“Of Course . . . But Maybe” — How to cultivate sober second thoughts on various financial decisions

By Robb Engen, Boomer & Echo

Special to the Financial Independence Hub

Comedian Louis C.K. closed his 2013 comedy special Oh My God with a hilarious (albeit crude) bit called, “Of course . . . but maybe.” I thought it would be fun to apply the same thinking to personal finance and some of the situations we run into every day.

On sense of entitlement

Of course you deserve a vacation. You worked hard all year, and sure, while you didn’t make much progress paying off your credit-card debt, and your New Year’s resolution to reign-in the impulse shopping was busted by February, a week spent soaking up the tropical sun will re-charge your batteries and give you a fresh start on your financial goals.

But maybe you shouldn’t add to your debt-misery by putting that all-inclusive resort vacation on your credit card. Maybe burying your head in the sand won’t make your financial problems go away. Maybe you should hold off on the tropical vacation for a year or two while you get a handle on your finances. Maybe then you can truly say, “I deserve this.

On education and doing what you love

Of course you should go to University and study whatever you want. Of course you should find your passion, however long it takes. You can be whatever you want. You can do whatever you want. Post-secondary education is an investment in your future.

Related: When doing what you love doesn’t pay the bills

But maybe spending $100,000 and eight-years of your life on that double-major in history and fine arts, only to spend the next few years working as a Starbucks barista, wasn’t the wisest use of your time and money.

On investing in mutual funds

Of course mutual funds offer an easy way for investors to put their hard-earned savings into a diversified basket of stocks and bonds. You can start investing with as little as $25 per month and build up your portfolio without any transaction costs.

But maybe you didn’t notice the annual management expense ratio eating into your returns. Maybe, as Vanguard founder Jack Bogle estimates, the 2.5 per cent a year in fees over a typical investor’s lifetime means that an astounding 80% of compounding returns ends up in the hands of the manager, not the investor. And maybe your financial advisor is really a salesperson in disguise, recommending funds that may not be in your best interest.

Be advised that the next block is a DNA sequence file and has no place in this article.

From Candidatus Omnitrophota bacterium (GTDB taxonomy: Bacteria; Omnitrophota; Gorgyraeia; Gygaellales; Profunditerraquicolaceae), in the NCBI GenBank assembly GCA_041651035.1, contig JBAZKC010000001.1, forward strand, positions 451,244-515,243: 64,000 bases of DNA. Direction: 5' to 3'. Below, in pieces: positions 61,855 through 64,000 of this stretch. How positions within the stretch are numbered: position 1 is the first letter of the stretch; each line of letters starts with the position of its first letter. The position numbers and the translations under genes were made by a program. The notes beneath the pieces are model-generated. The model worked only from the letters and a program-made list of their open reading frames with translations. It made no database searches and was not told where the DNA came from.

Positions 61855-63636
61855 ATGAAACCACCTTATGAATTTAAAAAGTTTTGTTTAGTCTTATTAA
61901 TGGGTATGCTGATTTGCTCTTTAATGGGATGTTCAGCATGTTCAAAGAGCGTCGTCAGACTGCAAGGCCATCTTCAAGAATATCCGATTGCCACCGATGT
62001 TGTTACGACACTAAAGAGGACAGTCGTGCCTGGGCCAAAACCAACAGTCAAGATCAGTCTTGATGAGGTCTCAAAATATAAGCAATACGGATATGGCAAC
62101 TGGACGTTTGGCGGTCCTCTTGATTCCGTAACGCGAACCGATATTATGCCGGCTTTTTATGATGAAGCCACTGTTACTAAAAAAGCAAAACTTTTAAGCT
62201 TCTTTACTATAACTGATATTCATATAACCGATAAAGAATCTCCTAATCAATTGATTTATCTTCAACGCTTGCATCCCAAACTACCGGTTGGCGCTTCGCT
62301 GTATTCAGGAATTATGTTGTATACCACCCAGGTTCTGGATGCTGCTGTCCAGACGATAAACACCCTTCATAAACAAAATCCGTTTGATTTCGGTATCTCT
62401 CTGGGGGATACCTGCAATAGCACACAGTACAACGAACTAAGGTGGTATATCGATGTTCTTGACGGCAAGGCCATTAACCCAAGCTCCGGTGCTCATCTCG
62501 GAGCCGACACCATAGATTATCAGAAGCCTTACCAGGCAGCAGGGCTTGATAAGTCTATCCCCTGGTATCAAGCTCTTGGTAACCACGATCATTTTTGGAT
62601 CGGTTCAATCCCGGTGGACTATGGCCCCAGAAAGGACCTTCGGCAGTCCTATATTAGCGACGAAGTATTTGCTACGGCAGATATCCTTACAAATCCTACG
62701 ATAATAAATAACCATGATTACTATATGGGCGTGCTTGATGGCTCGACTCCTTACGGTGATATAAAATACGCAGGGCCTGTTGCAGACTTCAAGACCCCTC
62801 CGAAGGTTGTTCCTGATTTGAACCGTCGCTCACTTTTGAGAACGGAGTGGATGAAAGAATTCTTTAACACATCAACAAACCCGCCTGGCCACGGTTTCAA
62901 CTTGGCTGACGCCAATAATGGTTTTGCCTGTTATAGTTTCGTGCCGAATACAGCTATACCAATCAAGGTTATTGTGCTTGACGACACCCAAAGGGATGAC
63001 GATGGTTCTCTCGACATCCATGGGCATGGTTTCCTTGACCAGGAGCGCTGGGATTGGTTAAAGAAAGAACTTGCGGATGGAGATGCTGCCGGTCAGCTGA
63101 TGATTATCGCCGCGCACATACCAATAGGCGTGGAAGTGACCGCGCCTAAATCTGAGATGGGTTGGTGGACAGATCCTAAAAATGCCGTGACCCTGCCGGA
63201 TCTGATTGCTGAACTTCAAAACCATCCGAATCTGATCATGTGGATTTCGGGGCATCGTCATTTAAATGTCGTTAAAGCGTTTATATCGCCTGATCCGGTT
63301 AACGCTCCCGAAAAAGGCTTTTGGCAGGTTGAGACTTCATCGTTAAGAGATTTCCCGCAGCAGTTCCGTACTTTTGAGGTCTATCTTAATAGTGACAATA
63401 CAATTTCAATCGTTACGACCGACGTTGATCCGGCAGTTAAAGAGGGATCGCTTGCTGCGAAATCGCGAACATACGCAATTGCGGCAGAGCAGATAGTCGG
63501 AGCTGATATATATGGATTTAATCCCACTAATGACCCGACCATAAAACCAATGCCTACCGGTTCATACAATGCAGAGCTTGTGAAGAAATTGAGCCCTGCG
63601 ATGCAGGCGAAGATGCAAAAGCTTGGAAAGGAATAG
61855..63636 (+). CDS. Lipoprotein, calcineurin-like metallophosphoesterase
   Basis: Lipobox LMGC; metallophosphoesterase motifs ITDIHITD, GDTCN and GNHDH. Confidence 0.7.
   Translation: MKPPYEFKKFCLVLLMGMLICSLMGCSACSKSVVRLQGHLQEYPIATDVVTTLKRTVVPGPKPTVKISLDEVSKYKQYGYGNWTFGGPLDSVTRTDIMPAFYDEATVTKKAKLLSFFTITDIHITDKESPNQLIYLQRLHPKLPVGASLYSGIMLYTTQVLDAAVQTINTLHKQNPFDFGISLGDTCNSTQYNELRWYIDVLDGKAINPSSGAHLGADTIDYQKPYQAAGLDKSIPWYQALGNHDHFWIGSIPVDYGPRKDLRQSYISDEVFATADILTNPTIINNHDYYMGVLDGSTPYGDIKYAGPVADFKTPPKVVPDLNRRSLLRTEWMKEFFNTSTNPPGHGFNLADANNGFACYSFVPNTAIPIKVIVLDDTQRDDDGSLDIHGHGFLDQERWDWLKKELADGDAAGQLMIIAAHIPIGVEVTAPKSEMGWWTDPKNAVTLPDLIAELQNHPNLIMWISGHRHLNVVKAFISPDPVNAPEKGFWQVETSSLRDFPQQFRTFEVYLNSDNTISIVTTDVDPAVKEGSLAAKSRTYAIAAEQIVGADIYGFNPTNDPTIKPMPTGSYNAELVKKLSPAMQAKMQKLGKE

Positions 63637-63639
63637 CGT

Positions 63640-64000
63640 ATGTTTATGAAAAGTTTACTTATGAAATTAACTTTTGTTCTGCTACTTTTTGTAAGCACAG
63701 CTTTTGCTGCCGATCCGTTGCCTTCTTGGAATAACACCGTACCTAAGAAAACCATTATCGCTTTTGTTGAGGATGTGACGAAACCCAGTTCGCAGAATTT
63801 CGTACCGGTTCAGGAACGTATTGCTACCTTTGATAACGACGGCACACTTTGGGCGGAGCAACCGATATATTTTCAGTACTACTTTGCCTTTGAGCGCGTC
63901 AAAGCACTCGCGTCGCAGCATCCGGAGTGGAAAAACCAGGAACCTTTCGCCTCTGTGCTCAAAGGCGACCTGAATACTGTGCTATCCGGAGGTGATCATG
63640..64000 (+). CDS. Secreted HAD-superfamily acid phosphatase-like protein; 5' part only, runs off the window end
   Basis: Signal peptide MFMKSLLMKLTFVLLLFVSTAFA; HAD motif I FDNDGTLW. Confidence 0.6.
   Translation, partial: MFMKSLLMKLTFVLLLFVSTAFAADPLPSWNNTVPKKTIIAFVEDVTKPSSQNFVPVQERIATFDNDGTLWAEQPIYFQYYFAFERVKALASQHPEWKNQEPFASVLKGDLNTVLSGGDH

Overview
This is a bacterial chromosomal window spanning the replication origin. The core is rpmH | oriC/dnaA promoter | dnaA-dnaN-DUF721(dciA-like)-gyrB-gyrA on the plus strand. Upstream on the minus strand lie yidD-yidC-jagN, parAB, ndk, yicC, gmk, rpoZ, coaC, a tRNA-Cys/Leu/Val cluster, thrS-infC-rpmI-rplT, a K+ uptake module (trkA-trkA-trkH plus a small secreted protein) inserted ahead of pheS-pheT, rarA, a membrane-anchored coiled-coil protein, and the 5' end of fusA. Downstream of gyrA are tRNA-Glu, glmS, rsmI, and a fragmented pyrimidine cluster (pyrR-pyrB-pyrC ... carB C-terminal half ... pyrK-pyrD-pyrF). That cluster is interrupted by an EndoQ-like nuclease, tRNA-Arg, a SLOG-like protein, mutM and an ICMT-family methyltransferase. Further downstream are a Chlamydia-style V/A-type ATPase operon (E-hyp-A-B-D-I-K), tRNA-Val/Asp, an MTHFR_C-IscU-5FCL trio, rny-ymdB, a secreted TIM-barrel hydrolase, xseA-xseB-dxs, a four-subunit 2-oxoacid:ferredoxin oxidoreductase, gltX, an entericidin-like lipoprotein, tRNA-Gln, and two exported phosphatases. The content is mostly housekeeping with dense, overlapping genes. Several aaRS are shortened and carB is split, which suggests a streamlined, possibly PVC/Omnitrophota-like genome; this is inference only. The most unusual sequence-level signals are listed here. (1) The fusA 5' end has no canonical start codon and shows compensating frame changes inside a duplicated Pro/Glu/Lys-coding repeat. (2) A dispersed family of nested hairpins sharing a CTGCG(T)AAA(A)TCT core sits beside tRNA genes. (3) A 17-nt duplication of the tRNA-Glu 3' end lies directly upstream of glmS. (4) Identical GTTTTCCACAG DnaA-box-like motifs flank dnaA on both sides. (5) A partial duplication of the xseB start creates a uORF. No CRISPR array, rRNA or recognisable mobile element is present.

On insurance needs

Of course you should buy insurance to protect your loved ones in case something terrible should happen to you. Of course you want to provide for your dependents in case you die or become disabled.

Related: 5 myths about insurance

But maybe asking your insurance broker if you need insurance is like asking your barber if you need a haircut. Maybe if you are single and have no dependents you might not need life insurance. Maybe a simple term life insurance policy that pays off your debts and provides 5-10 years of income for your spouse and children is all the insurance you need. And maybe mortgage life insurance and balance protection insurance really just protect the bank at your expense.

On budgeting and tracking expenses

Of course you don’t need a budget. You have a great handle on your finances. You pay yourself first. You’re debt-free. You live within your means.

But maybe if you spent three months tracking your spending you’d discover several hundred dollars a month worth of unaccounted for expenses in categories such as dining out, gifts, and “miscellaneous.”

On home ownership

Of course you should aspire to own your own home one day. After all, you’re just throwing your money away on rent every month. Why not build up some equity of your own? And with house prices continuing to rise, of course it’s better to get into the market now before you’re priced out forever.

But maybe home ownership isn’t the panacea it’s made out to be. Maybe new expenses, such as property taxes, home maintenance, and lawn care cost more than you thought. A big-fat mortgage means you can’t afford to save for retirement, or even the odd dinner out. It turns out that maybe renting was a lot cheaper and gave you the freedom to pursue and achieve your other financial goals. (See also The Real Cost of Buying Your Home.)

RobbEngenIn addition to running the Boomer & Echo website, Robb Engen is a fee-only financial planner. This article originally ran on his site on August 16th and is republished here with his permission. See also Boomer & Echo’s 5th Anniversary contest, with prizes galore (including a copy of Findependence Day). 

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